Candidate profile: Jeanie Malone, Board of Governors

Jeanie Malone, a fifth-year electrical engineering student in the biomedical stream, is running for the UBC Board of Governors on a platform of seeking transparency, advocating for a better student experience and communicating the student voice.

As current president of the Engineering Undergraduate Society and a former EUS executive for a couple of years before that, as well as the current chair of the Geering Up board of advisors, Malone brings a lot of representative and management experience to the table. As one of the students working (along with another BoG candidate, Jakob Gattinger) to oversee the approval process for the biomedical engineering undergraduate program, she also has a relatively unique experience working within the walls of the Board itself.

Malone’s platform points seem quite broad and a little intangible at first read, but she does have ideas for how to actually bring them to fruition. She emphasizes the small steps involved in changing the rhetoric of the Board, pointing to the hot-button topic of transparency as an example.

“I think that Policy 93 is obviously going to have a big impact, and [it’s important to be] pushing for student voices to be heard and pushing for transparency via the review of that policy,” said Malone. “I also think that it’s the little things like making sure that the agendas go out more than three hours before the meeting — things like that.”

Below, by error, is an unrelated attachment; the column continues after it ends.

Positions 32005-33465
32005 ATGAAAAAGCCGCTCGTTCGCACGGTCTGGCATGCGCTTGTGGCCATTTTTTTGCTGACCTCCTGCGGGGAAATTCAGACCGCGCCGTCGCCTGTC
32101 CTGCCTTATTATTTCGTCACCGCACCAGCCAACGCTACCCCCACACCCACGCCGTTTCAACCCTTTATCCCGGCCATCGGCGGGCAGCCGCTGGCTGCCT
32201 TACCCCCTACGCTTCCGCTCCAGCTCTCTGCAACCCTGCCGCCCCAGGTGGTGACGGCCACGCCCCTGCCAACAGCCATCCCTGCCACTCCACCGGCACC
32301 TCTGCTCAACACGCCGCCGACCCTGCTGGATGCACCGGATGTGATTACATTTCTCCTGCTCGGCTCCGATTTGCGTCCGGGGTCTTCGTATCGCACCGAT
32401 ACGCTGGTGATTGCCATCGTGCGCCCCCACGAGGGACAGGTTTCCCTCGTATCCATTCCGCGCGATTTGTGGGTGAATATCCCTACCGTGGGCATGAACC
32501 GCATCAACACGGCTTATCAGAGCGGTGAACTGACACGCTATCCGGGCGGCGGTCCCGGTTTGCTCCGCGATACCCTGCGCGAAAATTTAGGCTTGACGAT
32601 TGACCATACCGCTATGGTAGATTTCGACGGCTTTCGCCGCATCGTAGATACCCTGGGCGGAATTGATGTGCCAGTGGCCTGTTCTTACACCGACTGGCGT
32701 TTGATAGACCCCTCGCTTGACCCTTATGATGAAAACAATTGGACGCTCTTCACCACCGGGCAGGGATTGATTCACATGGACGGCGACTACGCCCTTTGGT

Malone notes that while it can seem “nagging and annoying,” she would push for the Board to be timely about small transparency goals like releasing agendas earlier.

She considers her loftiest goal to be that of improving and maintaining the emphasis of past Board student members on the student experience. A platform goal of almost all of the candidates this year, Malone plans to do this by pushing for the prioritization of initiatives that come before Board like GamePlan, program consultations and the sexual assault policy. 

“To accomplish this, I will seek nomination to both the Finance Committee, and the People, Community & International Committee,” reads Malone’s platform on her candidacy website.

Once student members of the Board are elected, their primary mandate is to ensure the best interests of the university first and foremost. To reconcile her priorities of the student experience and her role as a Board member, Malone hopes to be a strong advocate.

“I think that during committee meetings and during discussions, it’s important to be very clear [about the things that] will impact students and to make those choices,” said Malone. “But I think that once a decision is made, you stick by the decision and you represent Board.”